The Globe Shows Its Hand: Admits O’Brien Case Was About Patronage

salem_witchOne of the great travesty of justices is about to occur this afternoon.  Judge William Young will sentence former commissioner John O’Brien to prison for five or more years for engaging in patronage.

For O’Brien to be convicted the judge had to come up with a highly convoluted instruction to the jurors according to attorneys who read it.  One suggested if it was that difficult explaining why the actions of O’Brien were criminal then how could O’Brien be convicted in the first place. Isn’t it the idea that if a man commits a criminal act he should have an inkling that he is doing it. But everyone knows nothing criminal occurred in this case because as the judge himself said “patronage is not a crime.” I suppose what he meant to say (forgive me Orwell) is: “all patronage is not a crime, but some patronage is different than others.”

Remember the O’Brien case began with the Globe’s Spotlight Team article on the patronage in the probation department.  As expected, the Massachusetts Supreme Court followed up on it and eventually the Globe was clamoring for the U.S. attorney to do something about it. She, as it usually occurs when the Globe makes its demand, fell in line. O’Brien was indicted and convicted for patronage even though patronage is not a crime.

But we are supposed to believe this is not about patronage yet the Globe headline for its editorial today states: “John J. O’Brien sentence should send a warning on patronage.” Whoever set the headline apparently slipped and disclosed what we all knew it was about even though the Globe, Judge Young, and the federal prosecutors have tried to tell us wasn’t.

In its editorial it states: Patronage hiring isn’t illegal, but the steps O’Brien took to accommodate lawmakers’ requests . . . of running an elaborate racket, producing a false scoring system to make favored candidates appear that they had been hired on merit.” But that’s all nonsense. Whether O’Brien set up a system to hide the patronage or whether he just went about doing it doesn’t it all amount to the same thing. The truth is patronage means hiring people based on doing a favor for a person’s prior help or for someone else. Whether it is done one way or the other it all amounts to the same thing.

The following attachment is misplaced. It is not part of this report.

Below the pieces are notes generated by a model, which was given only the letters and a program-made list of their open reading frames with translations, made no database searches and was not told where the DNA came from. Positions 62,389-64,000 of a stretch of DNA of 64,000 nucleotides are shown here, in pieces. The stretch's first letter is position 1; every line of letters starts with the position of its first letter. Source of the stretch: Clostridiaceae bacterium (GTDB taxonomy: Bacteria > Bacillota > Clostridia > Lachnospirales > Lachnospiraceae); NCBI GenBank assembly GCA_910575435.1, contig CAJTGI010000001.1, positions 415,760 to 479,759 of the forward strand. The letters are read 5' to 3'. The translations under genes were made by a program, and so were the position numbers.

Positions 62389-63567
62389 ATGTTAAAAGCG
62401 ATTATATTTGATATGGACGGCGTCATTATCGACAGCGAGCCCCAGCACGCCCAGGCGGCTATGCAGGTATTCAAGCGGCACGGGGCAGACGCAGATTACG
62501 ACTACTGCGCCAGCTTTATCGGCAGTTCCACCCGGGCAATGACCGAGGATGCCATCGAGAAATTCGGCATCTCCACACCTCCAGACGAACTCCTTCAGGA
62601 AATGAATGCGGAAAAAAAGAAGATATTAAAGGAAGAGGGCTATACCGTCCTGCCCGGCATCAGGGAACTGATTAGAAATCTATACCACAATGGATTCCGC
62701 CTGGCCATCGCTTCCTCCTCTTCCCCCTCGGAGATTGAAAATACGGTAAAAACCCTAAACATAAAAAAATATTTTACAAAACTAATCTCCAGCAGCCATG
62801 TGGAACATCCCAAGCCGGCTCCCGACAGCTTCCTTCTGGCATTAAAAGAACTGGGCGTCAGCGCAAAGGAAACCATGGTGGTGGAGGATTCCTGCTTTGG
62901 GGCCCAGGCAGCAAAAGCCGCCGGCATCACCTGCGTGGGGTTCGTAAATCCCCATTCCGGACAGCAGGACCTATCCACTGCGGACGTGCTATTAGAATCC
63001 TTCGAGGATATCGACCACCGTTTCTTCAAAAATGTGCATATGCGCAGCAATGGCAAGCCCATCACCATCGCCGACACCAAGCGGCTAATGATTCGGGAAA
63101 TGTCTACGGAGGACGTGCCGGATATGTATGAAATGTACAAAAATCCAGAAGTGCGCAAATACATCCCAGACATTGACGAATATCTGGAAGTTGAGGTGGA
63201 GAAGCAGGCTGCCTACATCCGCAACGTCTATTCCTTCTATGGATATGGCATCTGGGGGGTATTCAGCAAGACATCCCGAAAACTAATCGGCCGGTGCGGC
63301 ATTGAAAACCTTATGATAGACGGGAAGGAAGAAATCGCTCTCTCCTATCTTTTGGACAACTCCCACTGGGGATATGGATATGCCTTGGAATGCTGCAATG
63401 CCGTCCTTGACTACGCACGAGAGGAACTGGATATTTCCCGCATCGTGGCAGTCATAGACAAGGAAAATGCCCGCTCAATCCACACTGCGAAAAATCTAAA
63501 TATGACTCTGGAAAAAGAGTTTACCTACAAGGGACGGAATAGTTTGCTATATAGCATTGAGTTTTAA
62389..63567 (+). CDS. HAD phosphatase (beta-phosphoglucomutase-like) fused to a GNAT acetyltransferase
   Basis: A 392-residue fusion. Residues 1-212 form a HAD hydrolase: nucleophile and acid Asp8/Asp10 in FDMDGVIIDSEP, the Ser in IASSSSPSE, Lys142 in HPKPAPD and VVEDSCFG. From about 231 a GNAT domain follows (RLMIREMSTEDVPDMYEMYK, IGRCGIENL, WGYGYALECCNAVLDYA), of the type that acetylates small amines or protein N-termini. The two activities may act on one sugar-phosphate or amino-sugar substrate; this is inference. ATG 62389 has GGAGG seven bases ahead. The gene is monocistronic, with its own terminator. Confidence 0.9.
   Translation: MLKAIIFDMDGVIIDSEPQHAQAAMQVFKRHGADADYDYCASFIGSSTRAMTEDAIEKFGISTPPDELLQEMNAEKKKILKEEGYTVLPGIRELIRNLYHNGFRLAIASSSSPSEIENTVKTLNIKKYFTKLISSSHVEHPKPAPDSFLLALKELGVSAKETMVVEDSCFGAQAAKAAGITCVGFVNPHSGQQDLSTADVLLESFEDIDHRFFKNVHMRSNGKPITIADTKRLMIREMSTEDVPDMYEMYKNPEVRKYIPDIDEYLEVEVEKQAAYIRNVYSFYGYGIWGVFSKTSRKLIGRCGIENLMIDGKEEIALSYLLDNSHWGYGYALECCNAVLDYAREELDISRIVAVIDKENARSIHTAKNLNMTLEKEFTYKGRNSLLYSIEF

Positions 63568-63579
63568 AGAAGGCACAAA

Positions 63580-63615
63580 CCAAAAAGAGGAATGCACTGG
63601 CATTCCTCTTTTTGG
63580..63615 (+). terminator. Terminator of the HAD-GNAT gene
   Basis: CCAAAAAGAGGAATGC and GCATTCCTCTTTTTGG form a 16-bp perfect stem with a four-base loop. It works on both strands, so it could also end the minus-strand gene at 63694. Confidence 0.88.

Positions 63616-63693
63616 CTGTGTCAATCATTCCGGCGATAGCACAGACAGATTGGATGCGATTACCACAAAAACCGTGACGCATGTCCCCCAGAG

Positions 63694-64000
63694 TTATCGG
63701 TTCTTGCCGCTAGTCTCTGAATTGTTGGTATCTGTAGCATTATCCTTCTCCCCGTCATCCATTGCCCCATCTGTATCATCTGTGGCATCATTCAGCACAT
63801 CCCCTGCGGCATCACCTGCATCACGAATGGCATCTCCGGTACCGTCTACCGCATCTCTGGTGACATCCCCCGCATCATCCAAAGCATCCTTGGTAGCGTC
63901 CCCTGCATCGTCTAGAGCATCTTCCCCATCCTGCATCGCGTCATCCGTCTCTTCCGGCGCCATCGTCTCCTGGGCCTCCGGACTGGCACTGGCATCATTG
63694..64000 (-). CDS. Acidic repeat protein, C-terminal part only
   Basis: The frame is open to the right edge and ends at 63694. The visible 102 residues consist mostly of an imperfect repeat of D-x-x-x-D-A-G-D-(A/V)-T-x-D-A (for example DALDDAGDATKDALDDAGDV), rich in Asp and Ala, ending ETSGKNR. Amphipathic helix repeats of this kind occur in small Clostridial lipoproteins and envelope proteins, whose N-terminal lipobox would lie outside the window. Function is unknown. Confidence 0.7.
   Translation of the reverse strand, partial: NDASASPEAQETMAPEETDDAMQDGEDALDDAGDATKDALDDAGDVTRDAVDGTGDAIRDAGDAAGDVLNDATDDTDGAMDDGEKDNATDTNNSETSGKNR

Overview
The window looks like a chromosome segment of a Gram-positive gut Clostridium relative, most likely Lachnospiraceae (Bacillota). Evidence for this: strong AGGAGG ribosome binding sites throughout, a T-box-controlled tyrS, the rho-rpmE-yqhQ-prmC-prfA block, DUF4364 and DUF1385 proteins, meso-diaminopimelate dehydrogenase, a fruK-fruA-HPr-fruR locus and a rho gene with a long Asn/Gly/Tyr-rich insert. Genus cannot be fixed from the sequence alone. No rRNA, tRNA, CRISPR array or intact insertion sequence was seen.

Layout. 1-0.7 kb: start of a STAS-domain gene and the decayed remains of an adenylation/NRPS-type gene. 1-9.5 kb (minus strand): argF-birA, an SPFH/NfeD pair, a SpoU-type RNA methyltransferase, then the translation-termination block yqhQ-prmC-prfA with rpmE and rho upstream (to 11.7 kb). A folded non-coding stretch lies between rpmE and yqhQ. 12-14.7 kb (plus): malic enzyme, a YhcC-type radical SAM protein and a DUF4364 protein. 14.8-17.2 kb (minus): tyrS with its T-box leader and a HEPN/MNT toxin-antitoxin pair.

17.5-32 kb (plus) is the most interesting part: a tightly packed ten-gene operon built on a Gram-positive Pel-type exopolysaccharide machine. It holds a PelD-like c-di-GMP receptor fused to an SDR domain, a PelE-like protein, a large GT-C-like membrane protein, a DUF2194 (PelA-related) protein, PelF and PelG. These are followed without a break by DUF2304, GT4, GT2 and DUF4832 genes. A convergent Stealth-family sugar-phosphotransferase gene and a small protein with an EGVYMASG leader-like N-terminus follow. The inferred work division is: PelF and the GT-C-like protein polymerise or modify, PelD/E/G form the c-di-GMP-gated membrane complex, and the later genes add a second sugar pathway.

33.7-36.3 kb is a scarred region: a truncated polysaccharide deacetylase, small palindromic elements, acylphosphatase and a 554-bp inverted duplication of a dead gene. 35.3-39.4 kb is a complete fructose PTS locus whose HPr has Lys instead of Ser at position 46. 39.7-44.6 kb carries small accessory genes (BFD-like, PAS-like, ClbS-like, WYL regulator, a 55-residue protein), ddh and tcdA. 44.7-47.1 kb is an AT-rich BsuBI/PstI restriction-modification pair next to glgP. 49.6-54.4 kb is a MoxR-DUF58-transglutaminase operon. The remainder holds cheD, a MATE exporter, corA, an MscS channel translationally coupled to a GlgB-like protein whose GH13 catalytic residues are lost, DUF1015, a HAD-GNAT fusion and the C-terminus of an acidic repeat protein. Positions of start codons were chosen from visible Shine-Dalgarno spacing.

The Globe noted O’Brien hired “politically connected applicants” so the taxpayers did not get the “top-notch Probation Department they deserved.” Again, it is complaining about patronage. Also, I’ve pointed out that since O’Brien had been probation commissioner both criminal activity and recidivism has drastically fallen. There has been no evidence, nor could there ever be, that had patronage not been practiced things would have been different.

The Globe continually points out how the case is about patronage. It writes: Lawmakers can ask officials for favors, but if O’Brien’s sentence scares them into ignoring them, that would be a fine outcome.” Isn’t that telling us what it’s all about? And where is there any proof that things would be better without patronage. I’ve found that lawmakers and judges who recommend candidates will usually suggest those who will do a great job because they are putting themselves on the line for a person. Does the Globe naively think that everyone hired aside from patronage turns out to be a winner?

The Globe urges Young to give O’Brien a harsh sentence since he shows no remorse. Why should he. He didn’t do anything wrong. It’s like asking innocent people to show remorse and get a break on parole. Remember Gerald A. “Tooky” Amirault was held in prison for 18 years in part because he was innocent and wouldn’t show remorse.

Then if there is any doubt about what the case is about the Globe admits in the final two sentences the crime is in fact patronage. It tells us its purpose in urging the case be brought and in demanding Judge Young to slam O’Brien who is in his mid to late Fifties and has never been involved in any criminal activities during his lifetime: “Cleaning up state government will require the political system as a whole to finally reject patronage hiring, and the system of winks and nods that supports it. A tough sentence might help send that message.

justice weepsDon’t tell me the case wasn’t about patronage. That’s all it was about. The sentencing of John J. O’Brien today is as valid as the sentencing of the women as witches in the old days in Salem.  Lady Justice Weeps.